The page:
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Ingrid Ellerbe to lead Stanford Biodesign health technology diversity initiative

The veteran executive brings three decades of experience leading diversity, equity and inclusion programs in education and technology.

- By Stacey McCutcheon

Ingrid Ellerbe

Education advocate Ingrid Ellerbe will be the first executive director of Diversity by Doing Healthtech (DxD), an initiative led by Stanford Byers Center for Biodesign and Fogarty Innovation.

Ellerbe, who has spent the last 30 years helping members of underserved communities succeed in technology and education, came out of retirement to take the part-time position. “It was an opportunity to continue the work I had been doing in a more focused way,” she said. “And frankly, the ‘doing’ part of Diversity by Doing was very appealing.”

The goal of DxD is to raise awareness of inequity in health technology and to create a more inclusive environment. DxD programs include virtual speed mentoring events for women and a summer seminar that encourages small and mid-size health technology companies to hire college interns from underrepresented groups. DxD is also launching a research project on board diversity.

“In three years, DxD has grown from a handful of participants into a vibrant volunteer organization that develops diversity, equity and inclusion initiatives for people across the health technology innovation spectrum, from student interns to board members,” said Paul Yock, MD, the Martha Meier Weiland Professor in the School of Medicine, founder of Stanford Biodesign and a co-founder of DxD. “There’s a tremendous appetite for meaningful ways to get involved in improving diversity in our ecosystem, and we’re delighted to have Ingrid on board to lead the way.”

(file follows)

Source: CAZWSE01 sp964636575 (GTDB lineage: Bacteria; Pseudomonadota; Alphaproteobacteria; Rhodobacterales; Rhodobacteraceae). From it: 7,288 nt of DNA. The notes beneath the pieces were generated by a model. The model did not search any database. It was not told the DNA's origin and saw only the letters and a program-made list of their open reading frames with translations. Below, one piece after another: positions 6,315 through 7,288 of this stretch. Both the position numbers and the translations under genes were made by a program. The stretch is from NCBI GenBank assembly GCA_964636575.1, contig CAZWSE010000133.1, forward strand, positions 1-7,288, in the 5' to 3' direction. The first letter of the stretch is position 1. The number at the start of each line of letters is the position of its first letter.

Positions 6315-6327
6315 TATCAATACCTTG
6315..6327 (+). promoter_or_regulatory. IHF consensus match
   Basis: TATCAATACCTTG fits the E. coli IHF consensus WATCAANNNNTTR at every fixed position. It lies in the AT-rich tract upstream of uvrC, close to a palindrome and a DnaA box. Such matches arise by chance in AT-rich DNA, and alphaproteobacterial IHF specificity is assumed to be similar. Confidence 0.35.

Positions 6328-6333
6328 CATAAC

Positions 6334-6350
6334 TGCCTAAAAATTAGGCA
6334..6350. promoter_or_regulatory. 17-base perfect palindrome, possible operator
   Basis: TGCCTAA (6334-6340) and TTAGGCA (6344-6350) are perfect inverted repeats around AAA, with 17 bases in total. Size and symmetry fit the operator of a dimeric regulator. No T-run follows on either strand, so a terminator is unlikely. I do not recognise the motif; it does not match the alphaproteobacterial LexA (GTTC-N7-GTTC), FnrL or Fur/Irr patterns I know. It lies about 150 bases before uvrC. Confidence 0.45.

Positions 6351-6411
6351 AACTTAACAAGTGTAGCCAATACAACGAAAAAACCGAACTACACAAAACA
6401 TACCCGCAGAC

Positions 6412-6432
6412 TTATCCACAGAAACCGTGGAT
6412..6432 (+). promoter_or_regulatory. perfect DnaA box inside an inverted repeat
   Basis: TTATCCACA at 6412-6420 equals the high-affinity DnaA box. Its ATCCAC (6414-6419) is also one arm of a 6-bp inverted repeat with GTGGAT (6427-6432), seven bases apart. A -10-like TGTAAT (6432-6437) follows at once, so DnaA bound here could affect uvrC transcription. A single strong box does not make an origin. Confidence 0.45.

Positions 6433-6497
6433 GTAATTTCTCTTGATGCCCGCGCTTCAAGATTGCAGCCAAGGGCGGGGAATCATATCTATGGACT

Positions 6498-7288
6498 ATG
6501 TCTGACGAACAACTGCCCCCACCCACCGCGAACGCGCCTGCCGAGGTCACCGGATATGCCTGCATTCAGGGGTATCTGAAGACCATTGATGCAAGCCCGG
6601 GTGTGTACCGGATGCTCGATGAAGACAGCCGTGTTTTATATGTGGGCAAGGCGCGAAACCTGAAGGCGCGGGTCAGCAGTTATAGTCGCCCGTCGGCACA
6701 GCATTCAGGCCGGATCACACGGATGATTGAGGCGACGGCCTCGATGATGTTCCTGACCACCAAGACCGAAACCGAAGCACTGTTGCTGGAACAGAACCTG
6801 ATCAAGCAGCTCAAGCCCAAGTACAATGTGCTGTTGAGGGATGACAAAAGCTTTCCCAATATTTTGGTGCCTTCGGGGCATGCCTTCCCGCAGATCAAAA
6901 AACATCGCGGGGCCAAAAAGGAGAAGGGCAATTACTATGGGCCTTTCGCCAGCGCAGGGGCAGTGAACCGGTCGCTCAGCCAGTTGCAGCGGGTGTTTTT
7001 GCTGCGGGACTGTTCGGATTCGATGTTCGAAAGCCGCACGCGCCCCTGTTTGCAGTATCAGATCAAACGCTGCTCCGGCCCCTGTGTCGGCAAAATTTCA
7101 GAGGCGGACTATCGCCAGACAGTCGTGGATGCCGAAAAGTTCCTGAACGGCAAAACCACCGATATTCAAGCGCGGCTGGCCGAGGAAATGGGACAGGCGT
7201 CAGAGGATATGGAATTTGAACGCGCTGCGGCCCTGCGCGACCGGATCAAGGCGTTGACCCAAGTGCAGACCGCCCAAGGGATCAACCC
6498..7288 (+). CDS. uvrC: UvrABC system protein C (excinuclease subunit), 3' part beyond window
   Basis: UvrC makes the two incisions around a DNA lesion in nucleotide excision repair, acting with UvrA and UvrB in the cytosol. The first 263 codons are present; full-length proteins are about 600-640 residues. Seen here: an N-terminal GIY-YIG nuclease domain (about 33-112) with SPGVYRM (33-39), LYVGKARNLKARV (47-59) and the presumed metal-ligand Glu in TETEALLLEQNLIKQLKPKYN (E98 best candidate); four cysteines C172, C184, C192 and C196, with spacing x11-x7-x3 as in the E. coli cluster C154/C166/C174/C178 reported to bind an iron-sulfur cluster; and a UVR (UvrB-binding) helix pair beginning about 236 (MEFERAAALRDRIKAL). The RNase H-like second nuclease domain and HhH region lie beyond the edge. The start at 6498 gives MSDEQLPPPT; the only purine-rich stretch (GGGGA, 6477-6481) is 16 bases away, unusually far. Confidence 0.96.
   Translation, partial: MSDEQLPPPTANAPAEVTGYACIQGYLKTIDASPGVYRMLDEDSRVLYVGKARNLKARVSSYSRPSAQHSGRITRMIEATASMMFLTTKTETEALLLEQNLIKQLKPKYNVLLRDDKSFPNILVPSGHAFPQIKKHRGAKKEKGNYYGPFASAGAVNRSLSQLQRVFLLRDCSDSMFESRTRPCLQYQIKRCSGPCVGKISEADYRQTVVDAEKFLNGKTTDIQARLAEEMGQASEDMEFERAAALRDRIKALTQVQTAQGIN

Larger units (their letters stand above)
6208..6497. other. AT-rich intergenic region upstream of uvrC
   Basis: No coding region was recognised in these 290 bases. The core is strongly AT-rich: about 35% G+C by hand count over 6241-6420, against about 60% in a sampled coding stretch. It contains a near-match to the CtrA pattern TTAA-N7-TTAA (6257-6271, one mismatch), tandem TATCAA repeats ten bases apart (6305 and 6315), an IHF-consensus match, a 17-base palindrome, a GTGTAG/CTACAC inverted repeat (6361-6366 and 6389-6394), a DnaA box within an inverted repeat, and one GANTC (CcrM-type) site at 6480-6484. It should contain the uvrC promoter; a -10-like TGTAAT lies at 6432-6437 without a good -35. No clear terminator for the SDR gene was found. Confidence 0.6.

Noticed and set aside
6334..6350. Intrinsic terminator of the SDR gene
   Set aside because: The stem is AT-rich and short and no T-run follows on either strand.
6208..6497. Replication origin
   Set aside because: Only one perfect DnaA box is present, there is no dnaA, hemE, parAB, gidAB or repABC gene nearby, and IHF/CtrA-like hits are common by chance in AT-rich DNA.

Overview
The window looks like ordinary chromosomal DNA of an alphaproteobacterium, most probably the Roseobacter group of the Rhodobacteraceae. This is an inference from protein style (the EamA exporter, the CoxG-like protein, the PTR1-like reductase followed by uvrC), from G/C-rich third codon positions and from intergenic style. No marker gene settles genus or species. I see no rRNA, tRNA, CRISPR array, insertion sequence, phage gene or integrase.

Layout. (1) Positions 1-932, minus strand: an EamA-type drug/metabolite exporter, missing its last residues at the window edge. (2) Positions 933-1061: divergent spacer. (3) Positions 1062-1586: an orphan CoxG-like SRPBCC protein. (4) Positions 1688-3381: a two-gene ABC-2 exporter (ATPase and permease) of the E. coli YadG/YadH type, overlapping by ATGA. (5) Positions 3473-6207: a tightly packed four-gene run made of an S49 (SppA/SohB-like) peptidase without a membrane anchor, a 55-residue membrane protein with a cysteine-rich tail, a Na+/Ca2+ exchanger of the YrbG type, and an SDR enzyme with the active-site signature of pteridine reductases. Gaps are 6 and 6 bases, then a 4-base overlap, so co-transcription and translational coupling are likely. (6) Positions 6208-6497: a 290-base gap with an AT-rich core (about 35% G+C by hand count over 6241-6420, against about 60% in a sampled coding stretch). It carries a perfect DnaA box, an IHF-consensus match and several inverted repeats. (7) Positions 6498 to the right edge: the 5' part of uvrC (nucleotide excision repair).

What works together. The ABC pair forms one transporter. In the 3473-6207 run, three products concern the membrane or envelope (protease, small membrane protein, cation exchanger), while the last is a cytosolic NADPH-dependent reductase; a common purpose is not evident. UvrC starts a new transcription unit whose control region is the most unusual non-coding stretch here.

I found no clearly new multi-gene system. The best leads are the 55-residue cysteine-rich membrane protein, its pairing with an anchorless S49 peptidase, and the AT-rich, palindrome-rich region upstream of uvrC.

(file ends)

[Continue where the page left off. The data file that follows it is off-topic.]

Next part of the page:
Recently, Ellerbe spent five years as the executive director of Base 11, a nonprofit workforce and entrepreneur development company that helps women and minority college students succeed in science, technology, engineering and math. While Ellerbe is resolute in her belief in the power of STEM to change lives for women and minorities, she believes the health technology ecosystem has just as much to gain from increased diversity.

“Health care innovation can reach its greatest potential when the people involved — from entry level all the way up to leadership — look like the people they serve,” she said. “That means not only attracting diverse talent, but learning to appreciate the different backgrounds, cultures and ideas that are brought to the table.”

The Stanford Byers Center for Biodesign is a training program for health technology innovators. Fogarty Innovation is a nonprofit educational incubator that helps inventors bring promising product or service ideas to patient care.

Stanford Medicine integrates research, medical education and health care at its three institutions - Stanford University School of Medicine, Stanford Health Care (formerly Stanford Hospital & Clinics), and Lucile Packard Children's Hospital Stanford. For more information, please visit the Office of Communication & Public Affairs site at http://mednews.stanford.edu.

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